—T.S. Eliot, The Love Song of J. Alfred Prufrock

Life without revision will silence our souls.
—Sleeping at Last, Snow

Let’s start with a poem.

In Memoriam, [Ring out, wild bells]

 - 1809-1892
Ring out, wild bells, to the wild sky,
   The flying cloud, the frosty light:
   The year is dying in the night;
Ring out, wild bells, and let him die.
Ring out the old, ring in the new,
   Ring, happy bells, across the snow:
   The year is going, let him go;
Ring out the false, ring in the true.
Ring out the grief that saps the mind
   For those that here we see no more;
   Ring out the feud of rich and poor,
Ring in redress to all mankind.
Ring out a slowly dying cause,
   And ancient forms of party strife;
   Ring in the nobler modes of life,
With sweeter manners, purer laws.
Ring out the want, the care, the sin,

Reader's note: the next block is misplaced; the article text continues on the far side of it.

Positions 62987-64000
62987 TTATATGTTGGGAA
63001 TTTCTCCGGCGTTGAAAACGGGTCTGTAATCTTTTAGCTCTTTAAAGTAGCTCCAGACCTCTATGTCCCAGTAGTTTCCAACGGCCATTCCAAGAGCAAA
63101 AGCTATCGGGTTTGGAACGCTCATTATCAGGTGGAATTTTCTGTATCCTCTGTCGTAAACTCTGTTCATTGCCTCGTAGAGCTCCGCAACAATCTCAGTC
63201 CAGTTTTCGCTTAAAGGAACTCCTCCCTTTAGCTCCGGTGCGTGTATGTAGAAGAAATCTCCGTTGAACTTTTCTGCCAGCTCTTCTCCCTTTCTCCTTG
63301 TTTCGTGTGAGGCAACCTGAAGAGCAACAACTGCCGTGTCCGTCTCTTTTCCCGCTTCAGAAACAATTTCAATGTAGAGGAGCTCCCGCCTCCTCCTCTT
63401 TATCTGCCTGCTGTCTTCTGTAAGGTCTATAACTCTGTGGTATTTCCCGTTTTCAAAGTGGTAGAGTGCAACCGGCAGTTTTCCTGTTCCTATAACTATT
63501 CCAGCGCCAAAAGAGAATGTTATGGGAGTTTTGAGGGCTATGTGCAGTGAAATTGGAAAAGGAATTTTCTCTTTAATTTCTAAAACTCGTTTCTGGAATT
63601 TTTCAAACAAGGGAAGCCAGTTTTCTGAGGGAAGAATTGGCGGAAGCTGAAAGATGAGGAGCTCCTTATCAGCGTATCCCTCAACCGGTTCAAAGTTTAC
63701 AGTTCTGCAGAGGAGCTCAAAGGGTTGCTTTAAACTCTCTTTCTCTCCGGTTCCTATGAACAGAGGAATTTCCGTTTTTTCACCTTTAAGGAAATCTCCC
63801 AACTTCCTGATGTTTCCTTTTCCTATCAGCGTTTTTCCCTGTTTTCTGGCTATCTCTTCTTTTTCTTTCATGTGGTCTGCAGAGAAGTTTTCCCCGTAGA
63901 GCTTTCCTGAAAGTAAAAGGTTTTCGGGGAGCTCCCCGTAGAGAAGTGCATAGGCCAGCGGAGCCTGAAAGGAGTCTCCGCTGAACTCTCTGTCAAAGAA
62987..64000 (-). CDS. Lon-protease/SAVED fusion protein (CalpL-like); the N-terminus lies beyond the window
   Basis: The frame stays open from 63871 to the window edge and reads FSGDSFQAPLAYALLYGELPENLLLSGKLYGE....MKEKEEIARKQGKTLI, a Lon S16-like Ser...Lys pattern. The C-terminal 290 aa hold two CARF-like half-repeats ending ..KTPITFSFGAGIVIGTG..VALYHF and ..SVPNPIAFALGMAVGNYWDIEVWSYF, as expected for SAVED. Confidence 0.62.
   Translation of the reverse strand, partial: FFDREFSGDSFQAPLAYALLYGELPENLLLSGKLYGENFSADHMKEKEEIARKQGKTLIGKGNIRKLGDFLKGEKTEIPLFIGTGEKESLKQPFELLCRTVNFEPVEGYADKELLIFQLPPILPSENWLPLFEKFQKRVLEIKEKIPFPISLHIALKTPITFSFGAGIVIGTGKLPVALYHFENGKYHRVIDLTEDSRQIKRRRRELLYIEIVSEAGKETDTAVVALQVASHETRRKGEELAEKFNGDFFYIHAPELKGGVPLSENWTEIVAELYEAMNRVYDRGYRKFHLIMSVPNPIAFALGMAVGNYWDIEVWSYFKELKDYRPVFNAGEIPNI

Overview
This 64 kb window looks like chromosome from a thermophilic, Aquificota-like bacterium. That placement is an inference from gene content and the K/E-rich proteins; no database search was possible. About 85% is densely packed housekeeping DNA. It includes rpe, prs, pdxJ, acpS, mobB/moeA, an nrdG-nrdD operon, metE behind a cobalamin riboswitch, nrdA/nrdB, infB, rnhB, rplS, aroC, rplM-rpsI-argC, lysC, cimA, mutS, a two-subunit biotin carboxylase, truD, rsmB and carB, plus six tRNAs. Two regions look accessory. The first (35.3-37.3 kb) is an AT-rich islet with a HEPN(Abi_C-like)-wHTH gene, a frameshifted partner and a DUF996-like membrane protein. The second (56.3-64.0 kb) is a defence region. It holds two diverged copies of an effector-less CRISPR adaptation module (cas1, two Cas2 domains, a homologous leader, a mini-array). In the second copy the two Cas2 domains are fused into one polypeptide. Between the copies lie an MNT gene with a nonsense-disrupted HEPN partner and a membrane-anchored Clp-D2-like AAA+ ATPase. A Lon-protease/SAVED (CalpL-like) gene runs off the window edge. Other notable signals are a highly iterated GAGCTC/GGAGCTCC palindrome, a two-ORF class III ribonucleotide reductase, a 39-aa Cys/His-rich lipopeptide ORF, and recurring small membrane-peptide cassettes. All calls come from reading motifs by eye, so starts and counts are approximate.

The faithless coldness of the times;
   Ring out, ring out my mournful rhymes
But ring the fuller minstrel in.
Ring out false pride in place and blood,
   The civic slander and the spite;
   Ring in the love of truth and right,
Ring in the common love of good.
Ring out old shapes of foul disease;
   Ring out the narrowing lust of gold;
   Ring out the thousand wars of old,
Ring in the thousand years of peace.
Ring in the valiant man and free,
   The larger heart, the kindlier hand;
   Ring out the darkness of the land,
Ring in the Christ that is to be.

This is a reflective and fun list for summing up your year and thinking about what you might change. It’s good for me to remember the highlights. I tend to forget the wonderful things and get bogged down in the muck of each common day. I forget the beauty there.